By Joseph Sutton-Holcomb / Special to The Seattle Times
Peter Silberman, lead vocalist and primary lyricist for The Antlers, is a man with big ideas.
They are often too expansive to resolve themselves on a single track, which Silberman proved to the world on 2009’s “Hospice,” a concept album so adept and high-minded that it became the gold standard against which many fans and critics have measured all the Antlers’ subsequent releases, including this year’s “Familiars.”
Silberman, who appears at Neumos Wednesday with the band, continues to examine ideas of evolution and change and of dealing with the past’s baggage while inventing new versions of oneself. Sonically, however, the group has pushed beyond fuzzy, crashing desperation.
On “Hospice” the production was distorted and frantic. On the subsequent “Burst Apart,” it was rawboned and hip. On “Familiars” it feels — for the first time — fully composed and mature. The songs are long and languid, unfolding their themes and expanding upon them at an unhurried pace.
As a singer, Silberman steps away from his usual falsetto more than ever, delivering lyrics crisply, but in a variety of styles.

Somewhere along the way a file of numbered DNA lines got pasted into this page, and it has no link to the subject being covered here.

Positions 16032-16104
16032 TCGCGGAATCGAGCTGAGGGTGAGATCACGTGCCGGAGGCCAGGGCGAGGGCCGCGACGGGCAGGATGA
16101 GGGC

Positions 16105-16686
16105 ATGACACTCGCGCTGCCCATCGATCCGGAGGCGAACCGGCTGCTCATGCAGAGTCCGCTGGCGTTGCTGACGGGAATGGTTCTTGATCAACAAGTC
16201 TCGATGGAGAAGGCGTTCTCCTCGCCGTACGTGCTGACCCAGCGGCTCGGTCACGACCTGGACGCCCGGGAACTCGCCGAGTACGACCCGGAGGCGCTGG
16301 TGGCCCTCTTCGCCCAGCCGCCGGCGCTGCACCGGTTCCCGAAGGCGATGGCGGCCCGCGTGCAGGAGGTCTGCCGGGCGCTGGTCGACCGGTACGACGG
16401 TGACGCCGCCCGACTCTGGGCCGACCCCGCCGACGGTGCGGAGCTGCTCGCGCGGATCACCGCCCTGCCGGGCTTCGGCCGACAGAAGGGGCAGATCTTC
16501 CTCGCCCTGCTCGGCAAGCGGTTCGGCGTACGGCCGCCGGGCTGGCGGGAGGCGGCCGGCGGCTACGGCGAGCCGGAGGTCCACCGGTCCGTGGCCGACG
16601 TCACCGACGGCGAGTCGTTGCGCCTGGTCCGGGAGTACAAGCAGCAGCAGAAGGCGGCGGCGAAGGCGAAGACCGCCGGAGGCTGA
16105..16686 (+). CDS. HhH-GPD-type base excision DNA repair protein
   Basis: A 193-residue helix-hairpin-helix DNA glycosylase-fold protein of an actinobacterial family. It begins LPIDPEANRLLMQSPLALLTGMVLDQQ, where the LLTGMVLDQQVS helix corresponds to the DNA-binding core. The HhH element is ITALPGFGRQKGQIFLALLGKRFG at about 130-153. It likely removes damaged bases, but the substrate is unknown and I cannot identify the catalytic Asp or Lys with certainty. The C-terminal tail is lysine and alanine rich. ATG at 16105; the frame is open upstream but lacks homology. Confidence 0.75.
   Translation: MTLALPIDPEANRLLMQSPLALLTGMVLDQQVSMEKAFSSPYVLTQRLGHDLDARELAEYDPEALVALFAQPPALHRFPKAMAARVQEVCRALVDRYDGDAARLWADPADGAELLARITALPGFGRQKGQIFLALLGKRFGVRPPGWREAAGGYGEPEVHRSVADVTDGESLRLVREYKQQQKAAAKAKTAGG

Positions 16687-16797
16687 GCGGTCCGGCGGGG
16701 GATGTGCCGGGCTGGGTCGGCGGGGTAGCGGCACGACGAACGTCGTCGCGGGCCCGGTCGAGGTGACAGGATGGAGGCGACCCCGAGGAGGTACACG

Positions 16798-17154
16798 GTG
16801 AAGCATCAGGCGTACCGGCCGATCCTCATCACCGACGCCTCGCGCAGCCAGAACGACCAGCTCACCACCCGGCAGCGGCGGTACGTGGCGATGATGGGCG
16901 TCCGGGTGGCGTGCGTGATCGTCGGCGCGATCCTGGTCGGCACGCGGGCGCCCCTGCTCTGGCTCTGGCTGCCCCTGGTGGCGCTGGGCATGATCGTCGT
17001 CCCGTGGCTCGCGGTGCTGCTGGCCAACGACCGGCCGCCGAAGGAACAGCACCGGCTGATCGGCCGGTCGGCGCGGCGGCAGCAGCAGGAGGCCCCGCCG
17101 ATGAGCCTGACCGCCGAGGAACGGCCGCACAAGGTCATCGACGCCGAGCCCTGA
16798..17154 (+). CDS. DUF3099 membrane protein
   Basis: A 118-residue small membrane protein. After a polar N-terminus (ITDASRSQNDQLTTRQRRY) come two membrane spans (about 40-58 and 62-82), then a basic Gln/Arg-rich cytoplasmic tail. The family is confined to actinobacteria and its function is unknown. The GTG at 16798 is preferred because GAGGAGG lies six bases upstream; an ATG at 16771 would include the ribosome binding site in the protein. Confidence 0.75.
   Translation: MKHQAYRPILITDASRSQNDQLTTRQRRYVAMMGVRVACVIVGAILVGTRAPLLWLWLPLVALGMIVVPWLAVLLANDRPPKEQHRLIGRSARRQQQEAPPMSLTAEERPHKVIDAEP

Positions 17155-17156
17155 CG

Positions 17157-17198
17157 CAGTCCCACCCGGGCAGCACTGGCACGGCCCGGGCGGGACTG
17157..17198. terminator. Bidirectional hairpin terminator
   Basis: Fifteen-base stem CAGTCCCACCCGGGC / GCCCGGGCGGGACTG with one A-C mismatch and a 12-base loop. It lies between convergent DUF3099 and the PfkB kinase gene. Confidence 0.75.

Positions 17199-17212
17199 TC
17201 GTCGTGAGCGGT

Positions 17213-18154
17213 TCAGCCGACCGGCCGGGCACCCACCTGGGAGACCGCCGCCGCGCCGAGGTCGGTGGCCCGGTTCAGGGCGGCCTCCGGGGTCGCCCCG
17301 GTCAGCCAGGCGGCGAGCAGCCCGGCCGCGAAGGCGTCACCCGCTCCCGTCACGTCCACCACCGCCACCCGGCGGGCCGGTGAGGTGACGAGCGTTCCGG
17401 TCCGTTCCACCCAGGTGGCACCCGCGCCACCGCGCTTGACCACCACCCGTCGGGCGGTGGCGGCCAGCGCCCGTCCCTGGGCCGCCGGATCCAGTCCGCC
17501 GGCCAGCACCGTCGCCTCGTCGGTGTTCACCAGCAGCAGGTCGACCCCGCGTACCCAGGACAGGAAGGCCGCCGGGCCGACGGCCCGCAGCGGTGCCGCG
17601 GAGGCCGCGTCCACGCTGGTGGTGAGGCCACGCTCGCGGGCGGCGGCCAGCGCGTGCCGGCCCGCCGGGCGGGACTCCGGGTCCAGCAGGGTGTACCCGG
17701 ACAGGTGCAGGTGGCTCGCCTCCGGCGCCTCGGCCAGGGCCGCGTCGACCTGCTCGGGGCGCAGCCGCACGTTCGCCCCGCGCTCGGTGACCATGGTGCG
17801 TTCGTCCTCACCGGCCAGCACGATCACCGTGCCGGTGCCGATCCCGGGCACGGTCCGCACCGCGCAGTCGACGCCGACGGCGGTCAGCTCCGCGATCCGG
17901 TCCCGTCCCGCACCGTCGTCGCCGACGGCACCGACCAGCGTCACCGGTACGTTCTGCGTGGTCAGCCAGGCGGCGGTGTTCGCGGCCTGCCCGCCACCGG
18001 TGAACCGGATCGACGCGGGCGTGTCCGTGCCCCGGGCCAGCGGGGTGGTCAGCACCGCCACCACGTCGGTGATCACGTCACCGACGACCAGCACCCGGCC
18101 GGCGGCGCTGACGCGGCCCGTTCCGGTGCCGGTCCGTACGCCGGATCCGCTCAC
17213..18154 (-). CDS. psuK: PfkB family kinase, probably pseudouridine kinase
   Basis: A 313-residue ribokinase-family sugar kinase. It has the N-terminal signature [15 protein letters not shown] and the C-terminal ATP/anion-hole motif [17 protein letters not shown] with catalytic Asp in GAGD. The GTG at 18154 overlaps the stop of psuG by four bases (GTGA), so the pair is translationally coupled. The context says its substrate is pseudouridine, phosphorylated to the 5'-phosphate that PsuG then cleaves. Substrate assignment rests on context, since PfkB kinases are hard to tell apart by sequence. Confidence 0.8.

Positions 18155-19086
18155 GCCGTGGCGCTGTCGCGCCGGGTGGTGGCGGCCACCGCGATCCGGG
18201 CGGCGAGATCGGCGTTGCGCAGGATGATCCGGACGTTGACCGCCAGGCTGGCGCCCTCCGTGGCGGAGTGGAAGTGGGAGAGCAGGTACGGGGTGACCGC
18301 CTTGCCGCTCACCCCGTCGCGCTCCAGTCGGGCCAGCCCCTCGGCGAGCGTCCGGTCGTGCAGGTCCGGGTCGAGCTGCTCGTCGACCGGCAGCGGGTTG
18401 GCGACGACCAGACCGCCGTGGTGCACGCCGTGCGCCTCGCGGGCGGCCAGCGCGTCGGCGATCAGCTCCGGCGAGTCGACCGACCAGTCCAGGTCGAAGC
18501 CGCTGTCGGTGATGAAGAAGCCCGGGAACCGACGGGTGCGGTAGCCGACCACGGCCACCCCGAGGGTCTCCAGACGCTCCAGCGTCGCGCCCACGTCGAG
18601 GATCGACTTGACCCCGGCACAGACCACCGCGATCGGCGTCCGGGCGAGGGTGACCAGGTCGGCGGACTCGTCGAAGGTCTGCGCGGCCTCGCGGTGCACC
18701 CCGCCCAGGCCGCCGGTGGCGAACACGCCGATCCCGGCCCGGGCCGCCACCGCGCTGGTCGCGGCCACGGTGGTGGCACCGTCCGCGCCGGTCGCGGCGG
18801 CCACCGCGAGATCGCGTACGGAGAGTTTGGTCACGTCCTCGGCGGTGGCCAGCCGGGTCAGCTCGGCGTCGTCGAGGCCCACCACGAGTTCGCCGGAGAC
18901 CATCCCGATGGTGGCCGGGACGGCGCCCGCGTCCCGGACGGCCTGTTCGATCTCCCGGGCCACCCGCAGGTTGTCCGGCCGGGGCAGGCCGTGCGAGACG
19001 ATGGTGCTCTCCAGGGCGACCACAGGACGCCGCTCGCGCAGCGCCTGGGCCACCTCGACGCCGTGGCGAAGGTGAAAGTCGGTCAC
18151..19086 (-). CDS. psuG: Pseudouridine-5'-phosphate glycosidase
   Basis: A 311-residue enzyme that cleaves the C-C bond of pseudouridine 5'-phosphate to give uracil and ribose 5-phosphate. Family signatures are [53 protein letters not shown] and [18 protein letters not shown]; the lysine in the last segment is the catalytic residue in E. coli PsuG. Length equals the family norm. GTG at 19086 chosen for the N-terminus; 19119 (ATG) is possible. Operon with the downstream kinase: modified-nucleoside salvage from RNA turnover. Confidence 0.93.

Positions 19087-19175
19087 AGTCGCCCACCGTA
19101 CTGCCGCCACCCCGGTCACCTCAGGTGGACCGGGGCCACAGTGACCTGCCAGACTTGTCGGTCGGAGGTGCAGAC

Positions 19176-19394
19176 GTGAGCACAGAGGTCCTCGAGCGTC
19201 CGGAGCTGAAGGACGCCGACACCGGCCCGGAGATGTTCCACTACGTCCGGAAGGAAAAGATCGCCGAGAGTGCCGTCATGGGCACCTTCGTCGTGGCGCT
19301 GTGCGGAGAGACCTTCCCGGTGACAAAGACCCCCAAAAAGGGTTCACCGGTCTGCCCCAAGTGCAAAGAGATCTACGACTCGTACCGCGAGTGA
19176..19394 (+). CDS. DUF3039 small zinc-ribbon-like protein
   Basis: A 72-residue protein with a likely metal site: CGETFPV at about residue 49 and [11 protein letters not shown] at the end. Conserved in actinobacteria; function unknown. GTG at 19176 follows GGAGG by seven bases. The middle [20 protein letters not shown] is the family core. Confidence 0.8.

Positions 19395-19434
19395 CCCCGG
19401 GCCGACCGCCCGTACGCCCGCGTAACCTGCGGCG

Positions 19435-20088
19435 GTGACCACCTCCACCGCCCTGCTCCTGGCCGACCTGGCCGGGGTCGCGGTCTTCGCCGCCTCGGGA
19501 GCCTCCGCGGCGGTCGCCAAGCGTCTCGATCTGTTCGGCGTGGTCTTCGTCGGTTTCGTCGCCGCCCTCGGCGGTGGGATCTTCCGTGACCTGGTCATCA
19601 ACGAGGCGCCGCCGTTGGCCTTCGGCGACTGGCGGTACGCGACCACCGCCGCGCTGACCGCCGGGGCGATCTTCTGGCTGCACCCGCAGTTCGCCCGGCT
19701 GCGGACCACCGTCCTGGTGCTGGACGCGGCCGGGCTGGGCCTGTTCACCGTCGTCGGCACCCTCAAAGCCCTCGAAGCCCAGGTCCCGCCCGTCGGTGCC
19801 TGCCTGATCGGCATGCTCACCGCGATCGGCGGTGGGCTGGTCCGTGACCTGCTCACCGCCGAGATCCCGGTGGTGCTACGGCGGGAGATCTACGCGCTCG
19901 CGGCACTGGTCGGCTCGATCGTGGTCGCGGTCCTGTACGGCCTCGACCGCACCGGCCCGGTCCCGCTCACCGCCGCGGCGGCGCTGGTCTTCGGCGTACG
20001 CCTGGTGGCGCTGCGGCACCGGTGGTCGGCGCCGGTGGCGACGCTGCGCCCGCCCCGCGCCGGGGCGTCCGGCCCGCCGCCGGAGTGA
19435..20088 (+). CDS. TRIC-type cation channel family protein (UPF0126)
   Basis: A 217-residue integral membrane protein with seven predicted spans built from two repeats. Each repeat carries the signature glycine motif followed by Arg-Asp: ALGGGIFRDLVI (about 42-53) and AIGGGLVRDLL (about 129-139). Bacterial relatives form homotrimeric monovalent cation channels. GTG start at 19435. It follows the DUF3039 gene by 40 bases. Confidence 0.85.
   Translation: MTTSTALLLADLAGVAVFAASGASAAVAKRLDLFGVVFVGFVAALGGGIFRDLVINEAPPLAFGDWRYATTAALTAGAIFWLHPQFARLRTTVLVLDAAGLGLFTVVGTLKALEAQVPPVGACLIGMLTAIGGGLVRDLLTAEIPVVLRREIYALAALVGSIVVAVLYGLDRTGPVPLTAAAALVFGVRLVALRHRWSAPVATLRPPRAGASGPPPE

On the first track, “Palace,” airy chimes and restrained, flowery piano introduce a suite of tear-jerker horns and a throbbing bass drum. The lyrics of “Doppelgänger” are a boldfaced reference to the end of David Lynch’s “Twin Peaks,” where the main character has his body taken over by a malicious spirit.
“Can you hear me when I’m trapped behind the mirror? / A doppelgänger roaring from my silent kind of furor,” Silberman sings.
Throughout the album, Silberman seems to curate an out-of-body experience for his listeners.
The song “Revisited” discusses a related topic: the dangers of repeating the same mistakes over and over again. At nearly eight minutes, it is also the album’s longest song, echoing the lyrical themes of stagnation and repetition.
This album might not be The Antlers edgiest, but nevertheless, it’s amazing to see all the lyrical and musical puzzle pieces fall perfectly into place.
8 p.m. Wednesday, July 9, at Neumos, 925 E. Pike St., Seattle; $18 advance (206-709-9467 or www.neumos.com).